Category Archive 'Second Reconstruction'

10 Sep 2020

Then, They Came for Millard Fillmore!

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The Hill has the bad news for all seriously committed Whigs.

Lawmakers in Buffalo, N.Y., approved a motion to remove the name of the 13th U.S. President Millard Fillmore from properties owned by the city.

The Buffalo Common Council is seeking input from residents as to what name should replace Fillmore’s on city property, local ABC affiliate WKBW reported.

The motion was voted on after Buffalo residents voiced concerns about keeping Fillmore’s name over his role in signing into law legislation that represented the Compromise of 1850.

Those bills allowed California to enter the union as a “free” state with no slavery, but also included a fugitive slave act that required officials and citizens in states where slavery was outlawed to help in the return of escaped slaves.

The motion follows the University of Buffalo’s decision to remove Fillmore’s name from the campus in August.

Residents are urged to contact the city council for nominations of new names to replace the old.

The Community Development Committee of the Buffalo Common Council is slated to convene Tuesday to deliberate the proposal of replacing Fillmore’s name.

During our Second Reconstruction, retrospective failure to have been as radical as Thaddeus Stevens or Charles Sumner will receive condign punishment.

HT: JWB.

27 Apr 2018

Stephen Foster Statue Removed in Pittsburgh

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The statue that formerly stood outside the Carnegie Library in Pittsburgh depicted the young Stephen Foster being inspired by an African American playing a banjo.

Nearly all the important American music of the 19th century was composed by Stephen Foster in the course of his brief lifetime. The music of the minstrel show comes essentially from Stephen Foster, and that music went right on into vaudeville and later Hollywood. A handful of Stephen Foster tunes remain staples even today. Try imagining the Kentucky Derby without “My Old Kentucky Home.”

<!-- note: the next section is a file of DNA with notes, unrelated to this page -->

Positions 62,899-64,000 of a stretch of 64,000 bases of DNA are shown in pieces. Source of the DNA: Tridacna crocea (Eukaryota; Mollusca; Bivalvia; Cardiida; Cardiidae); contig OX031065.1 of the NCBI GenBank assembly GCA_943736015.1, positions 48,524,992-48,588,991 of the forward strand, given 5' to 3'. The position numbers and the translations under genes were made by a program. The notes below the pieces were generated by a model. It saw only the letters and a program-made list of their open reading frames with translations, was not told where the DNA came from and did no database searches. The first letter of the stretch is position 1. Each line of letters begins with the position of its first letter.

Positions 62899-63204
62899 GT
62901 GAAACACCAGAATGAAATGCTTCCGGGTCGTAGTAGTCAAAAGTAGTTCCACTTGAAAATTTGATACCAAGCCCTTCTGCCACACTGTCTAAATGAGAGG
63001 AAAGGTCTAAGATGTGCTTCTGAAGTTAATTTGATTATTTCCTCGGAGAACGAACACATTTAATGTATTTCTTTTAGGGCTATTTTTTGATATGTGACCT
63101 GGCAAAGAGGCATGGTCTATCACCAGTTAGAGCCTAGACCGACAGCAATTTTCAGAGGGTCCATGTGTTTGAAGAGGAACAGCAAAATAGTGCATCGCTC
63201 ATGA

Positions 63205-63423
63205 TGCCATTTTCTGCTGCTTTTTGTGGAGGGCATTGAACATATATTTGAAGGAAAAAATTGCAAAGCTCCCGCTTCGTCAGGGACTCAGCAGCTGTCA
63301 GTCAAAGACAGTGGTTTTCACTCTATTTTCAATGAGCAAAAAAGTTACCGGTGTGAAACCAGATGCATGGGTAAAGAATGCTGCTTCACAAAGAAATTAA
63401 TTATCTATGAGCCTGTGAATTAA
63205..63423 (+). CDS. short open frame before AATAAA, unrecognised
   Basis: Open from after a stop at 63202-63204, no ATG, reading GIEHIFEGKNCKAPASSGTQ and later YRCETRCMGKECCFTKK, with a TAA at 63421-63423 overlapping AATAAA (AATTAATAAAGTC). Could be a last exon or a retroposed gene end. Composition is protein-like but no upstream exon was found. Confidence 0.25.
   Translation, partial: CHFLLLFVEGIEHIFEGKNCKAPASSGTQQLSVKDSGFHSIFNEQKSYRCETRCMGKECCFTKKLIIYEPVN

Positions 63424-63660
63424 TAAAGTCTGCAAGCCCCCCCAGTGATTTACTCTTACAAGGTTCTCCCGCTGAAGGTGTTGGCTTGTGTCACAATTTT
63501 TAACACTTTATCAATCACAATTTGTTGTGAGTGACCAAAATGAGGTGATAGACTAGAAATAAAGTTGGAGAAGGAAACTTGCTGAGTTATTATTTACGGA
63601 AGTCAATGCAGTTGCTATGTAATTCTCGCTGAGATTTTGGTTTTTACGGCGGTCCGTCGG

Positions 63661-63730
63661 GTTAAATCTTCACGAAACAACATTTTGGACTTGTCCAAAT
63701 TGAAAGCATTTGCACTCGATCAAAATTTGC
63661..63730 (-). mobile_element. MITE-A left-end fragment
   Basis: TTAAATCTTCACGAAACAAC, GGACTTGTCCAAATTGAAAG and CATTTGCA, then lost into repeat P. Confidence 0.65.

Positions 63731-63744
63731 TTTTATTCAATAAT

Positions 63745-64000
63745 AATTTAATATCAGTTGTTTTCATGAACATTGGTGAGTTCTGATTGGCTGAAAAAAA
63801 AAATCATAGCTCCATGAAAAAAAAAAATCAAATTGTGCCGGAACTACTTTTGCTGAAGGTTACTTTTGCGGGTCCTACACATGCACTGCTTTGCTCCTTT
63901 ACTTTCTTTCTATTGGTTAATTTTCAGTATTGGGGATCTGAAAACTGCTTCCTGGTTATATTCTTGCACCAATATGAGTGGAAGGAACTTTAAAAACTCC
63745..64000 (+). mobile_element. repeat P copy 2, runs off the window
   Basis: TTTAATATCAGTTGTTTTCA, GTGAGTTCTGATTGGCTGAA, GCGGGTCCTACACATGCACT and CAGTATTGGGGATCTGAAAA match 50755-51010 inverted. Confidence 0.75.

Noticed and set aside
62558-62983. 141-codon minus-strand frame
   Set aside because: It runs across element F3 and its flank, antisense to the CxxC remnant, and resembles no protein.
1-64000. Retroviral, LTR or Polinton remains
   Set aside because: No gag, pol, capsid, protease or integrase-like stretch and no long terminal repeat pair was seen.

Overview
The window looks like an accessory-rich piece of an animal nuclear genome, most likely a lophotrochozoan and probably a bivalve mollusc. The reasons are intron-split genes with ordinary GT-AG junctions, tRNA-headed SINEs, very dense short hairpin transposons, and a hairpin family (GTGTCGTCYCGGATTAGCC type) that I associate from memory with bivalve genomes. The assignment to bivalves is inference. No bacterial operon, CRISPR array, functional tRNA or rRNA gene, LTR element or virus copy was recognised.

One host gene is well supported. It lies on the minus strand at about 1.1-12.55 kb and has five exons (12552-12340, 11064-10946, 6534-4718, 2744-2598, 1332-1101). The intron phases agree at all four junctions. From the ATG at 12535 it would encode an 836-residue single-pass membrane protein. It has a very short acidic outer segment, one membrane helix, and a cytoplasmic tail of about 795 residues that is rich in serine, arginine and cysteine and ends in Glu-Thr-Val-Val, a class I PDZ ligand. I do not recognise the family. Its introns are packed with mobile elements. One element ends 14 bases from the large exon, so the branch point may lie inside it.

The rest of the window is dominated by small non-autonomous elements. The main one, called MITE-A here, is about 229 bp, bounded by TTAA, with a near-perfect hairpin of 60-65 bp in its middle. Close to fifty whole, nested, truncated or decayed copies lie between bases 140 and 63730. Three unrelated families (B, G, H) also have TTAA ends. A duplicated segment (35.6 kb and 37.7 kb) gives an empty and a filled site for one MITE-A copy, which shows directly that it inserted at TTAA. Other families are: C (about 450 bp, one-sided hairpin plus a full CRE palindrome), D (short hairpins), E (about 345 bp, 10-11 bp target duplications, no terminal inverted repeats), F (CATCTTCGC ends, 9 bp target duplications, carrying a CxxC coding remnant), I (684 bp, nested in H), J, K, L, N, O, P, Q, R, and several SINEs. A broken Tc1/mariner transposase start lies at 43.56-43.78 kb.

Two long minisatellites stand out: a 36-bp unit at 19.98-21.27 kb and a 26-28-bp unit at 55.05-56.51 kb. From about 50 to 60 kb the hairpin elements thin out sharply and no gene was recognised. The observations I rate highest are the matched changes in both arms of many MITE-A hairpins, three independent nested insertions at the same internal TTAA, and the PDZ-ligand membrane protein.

No one played a greater role in integrating the music and culture of African Americans into the universal popular culture of the country. No one ever depicted the viewpoint and character of the African American with more sympathy and affection.

It was the music of Stephen Foster that made white entertainers don blackface in order to emulate with affection the humor, the rhetoric, and the distinctive character of the African American.

No one more important and influential to the culture of the United States ever came from Pittsburgh.

Who would imagine that in blue-collar, beer-drinking, steel-making Pittsburgh the Social Justice Warriors would be in power and able yesterday to pull down Stephen Foster’s statue put up in 1900 by a local committee headed –no less– by Andrew Mellon?

What a despicable time we live in, in which being some species of nincompoop seems to be an essential ingredient for promotion to a position of public responsibility and authority!

Some News Agency has the story.

The Second Reconstruction marches on, right over America.


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